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Bipartisan bill introduced to restore tax-exempt bond provision scrapped in tax reform

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    Bipartisan bill introduced to restore tax-exempt bond provision scrapped in tax reform

    On February 13, Reps. Randy Hultgren (R-Ill.) and Dutch Ruppersberger (D-Md.), the chair and vice chair of the U.S. House Municipal Finance Caucus, introduced legislation to restore the tax-exempt status of advance refunding (AR) bonds, a financing tool allowing states and local governments to take advantage of favorable interest rates and refinance existing municipal bonds. AR bonds were eliminated in the tax reform package passed at the end of 2017. The bill is cosponsored by four additional members: Reps. Luke Messer (R-Ind.), Ed Royce (R-Calif.), Dan Kildee (D-Mich.) and Michael Capuano (D-Mass.).

    Prior to the repeal of AR bonds in the Tax Cuts and Jobs Act (P.L. 115-97), governmental bonds – including municipal bonds – were permitted one advance refunding during the lifetime of the bond to refinance the bond. This allowed public issuers to take advantage of fluctuations in interest rates to realize considerable savings on debt service, which ultimately benefited taxpayers. The Tax Cuts and Jobs Act made the repeal of AR bonds effective at the end of 2017, meaning counties had only a few days to issue advance refundings for any outstanding bonds that qualified – a process that usually takes months or years.

    The ability to advance refund outstanding bonds provided substantial savings to taxpayers and counties throughout the country. In 2016, the advance refunding of more than $120 billion of municipal securities saved taxpayers at least $3 billion, with taxpayers saving nearly $12 billion from 2012 to 2016. Best practices advanced by the Government Finance Officers Association (GFOA) recommended minimum savings thresholds on a present value basis of 3 percent to 5 percent when advance refunding municipal securities. The repeal of AR bonds in the Tax Cuts and Jobs Act generated over $17 billion in federal revenue at the expense of local governments and infrastructure development.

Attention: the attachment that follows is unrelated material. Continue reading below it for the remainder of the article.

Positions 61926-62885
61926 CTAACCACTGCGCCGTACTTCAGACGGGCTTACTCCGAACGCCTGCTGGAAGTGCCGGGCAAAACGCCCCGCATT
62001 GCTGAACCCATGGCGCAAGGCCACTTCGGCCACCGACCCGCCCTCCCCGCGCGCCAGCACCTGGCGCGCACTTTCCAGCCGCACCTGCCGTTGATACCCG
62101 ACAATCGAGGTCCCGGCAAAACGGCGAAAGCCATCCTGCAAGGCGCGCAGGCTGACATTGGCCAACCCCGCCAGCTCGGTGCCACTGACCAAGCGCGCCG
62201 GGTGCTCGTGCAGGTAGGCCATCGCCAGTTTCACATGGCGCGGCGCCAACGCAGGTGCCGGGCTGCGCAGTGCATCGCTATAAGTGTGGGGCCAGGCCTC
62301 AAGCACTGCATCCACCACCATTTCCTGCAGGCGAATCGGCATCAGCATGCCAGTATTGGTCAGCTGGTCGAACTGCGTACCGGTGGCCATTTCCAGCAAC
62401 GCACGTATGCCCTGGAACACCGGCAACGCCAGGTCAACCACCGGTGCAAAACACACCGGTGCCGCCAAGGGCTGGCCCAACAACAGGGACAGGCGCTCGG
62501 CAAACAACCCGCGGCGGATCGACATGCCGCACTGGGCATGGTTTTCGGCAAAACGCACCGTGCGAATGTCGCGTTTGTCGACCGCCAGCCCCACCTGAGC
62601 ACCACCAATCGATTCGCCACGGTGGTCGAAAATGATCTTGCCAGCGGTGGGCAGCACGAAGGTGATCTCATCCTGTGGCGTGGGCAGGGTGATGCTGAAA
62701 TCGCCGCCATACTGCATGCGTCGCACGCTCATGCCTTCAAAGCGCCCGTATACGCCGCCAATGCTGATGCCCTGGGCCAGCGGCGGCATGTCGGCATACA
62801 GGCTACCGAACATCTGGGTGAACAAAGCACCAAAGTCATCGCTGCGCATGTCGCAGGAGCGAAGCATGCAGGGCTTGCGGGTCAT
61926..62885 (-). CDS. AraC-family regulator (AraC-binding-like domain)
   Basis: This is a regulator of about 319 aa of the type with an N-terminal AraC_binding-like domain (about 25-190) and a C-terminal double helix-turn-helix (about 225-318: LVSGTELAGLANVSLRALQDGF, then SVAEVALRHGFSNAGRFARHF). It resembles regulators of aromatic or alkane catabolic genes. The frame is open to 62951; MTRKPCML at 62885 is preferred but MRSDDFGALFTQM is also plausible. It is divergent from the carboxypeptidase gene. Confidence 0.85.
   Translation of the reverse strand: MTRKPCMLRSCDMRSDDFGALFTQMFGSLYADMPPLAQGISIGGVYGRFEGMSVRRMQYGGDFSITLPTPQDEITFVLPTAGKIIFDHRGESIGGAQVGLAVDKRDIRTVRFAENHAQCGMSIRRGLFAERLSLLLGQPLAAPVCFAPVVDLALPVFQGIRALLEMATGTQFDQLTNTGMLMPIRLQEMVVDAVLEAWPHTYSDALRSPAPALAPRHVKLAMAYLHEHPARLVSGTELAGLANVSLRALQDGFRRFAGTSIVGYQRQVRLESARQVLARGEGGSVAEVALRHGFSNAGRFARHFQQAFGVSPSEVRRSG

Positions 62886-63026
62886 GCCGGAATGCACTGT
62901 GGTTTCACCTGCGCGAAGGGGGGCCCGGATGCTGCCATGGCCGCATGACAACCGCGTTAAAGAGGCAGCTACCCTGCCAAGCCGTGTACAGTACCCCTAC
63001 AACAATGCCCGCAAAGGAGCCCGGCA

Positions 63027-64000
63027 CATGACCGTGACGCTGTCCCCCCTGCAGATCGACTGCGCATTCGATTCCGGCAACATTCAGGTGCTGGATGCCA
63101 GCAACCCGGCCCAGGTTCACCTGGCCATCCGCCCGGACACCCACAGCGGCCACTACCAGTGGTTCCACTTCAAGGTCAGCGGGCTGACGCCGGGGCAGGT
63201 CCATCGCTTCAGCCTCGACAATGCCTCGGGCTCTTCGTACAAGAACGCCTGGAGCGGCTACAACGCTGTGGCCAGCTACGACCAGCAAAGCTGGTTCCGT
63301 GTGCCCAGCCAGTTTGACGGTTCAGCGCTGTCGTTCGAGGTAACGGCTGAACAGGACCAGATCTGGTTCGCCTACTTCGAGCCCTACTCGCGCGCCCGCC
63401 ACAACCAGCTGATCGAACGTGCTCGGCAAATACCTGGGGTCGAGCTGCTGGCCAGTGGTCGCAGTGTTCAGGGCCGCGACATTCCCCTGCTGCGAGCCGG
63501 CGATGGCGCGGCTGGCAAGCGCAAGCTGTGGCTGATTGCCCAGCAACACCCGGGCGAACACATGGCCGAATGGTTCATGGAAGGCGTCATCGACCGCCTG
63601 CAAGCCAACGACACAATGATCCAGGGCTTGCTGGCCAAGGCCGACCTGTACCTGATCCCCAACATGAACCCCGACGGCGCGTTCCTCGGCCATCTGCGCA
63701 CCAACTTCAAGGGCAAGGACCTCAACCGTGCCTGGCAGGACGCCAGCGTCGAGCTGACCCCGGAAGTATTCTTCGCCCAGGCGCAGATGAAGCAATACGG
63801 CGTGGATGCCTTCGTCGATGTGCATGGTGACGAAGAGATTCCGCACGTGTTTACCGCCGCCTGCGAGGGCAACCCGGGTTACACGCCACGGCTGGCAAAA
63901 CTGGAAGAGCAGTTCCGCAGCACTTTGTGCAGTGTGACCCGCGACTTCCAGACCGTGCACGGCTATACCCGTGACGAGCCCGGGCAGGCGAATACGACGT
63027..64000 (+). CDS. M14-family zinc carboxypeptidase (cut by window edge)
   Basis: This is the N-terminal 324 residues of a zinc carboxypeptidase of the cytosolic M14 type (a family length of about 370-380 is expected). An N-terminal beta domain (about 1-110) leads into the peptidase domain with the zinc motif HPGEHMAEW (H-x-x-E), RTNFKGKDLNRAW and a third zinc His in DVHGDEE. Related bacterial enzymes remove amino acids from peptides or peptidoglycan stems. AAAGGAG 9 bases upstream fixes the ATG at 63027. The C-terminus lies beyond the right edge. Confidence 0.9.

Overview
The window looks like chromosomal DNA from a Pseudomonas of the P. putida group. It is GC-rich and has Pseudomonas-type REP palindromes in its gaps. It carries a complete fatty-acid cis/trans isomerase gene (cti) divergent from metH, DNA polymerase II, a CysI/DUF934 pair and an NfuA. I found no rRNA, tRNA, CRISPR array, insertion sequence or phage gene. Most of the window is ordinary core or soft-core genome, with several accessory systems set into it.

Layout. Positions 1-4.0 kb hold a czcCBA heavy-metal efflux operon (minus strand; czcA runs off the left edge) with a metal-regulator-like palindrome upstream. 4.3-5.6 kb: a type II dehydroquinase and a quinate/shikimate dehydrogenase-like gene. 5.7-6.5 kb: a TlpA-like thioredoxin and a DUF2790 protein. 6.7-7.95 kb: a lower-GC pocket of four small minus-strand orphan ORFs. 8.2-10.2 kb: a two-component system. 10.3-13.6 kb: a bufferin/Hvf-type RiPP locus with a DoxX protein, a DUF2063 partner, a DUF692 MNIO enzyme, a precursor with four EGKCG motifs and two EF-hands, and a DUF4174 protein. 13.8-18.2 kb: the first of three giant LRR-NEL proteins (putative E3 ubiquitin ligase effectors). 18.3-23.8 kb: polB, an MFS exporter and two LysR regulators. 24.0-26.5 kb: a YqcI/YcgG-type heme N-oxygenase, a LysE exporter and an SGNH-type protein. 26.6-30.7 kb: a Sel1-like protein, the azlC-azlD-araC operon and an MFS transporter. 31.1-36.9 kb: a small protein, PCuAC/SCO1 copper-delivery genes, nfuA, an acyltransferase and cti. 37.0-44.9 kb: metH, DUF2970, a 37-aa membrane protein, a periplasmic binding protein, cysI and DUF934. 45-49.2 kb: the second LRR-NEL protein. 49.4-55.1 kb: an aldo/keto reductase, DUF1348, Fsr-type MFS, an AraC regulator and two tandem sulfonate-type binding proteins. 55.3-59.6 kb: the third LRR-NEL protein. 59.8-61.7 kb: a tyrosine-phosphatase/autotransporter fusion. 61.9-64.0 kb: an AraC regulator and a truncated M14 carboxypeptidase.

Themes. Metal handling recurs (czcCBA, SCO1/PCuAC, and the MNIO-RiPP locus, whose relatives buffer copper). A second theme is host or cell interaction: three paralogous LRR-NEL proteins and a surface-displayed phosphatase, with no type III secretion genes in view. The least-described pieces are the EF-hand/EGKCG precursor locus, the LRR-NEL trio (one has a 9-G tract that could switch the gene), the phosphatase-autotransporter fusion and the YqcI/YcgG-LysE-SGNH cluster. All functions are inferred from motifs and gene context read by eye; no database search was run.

The legislation from Reps. Hultgren and Ruppersberger would restore AR bonds and give a needed boost to locally driven infrastructure projects across the country. However, U.S. House Ways and Means Committee Chairman Kevin Brady (R-Texas), who helped author the tax reform legislation and has oversight over AR bonds, expressed skepticism about restoring AR bonds, saying he’d prefer to focus on leveraging existing funding for infrastructure projects and shifting the current uses of private activity bonds.

    NACo will continue working with our congressional partners to restore the advance refunding financing tool and support additional local financing options for infrastructure development. Contact your representative today and urge them to cosponsor the bill by contacting Reps. Hultgren or Ruppersberger.

    On February 13, Reps. Randy Hultgren (R-Ill.) and Dutch Ruppersberger (D-Md.), the chair and vice chair of the U.S.
    2018-02-15
    Blog
    2018-02-15

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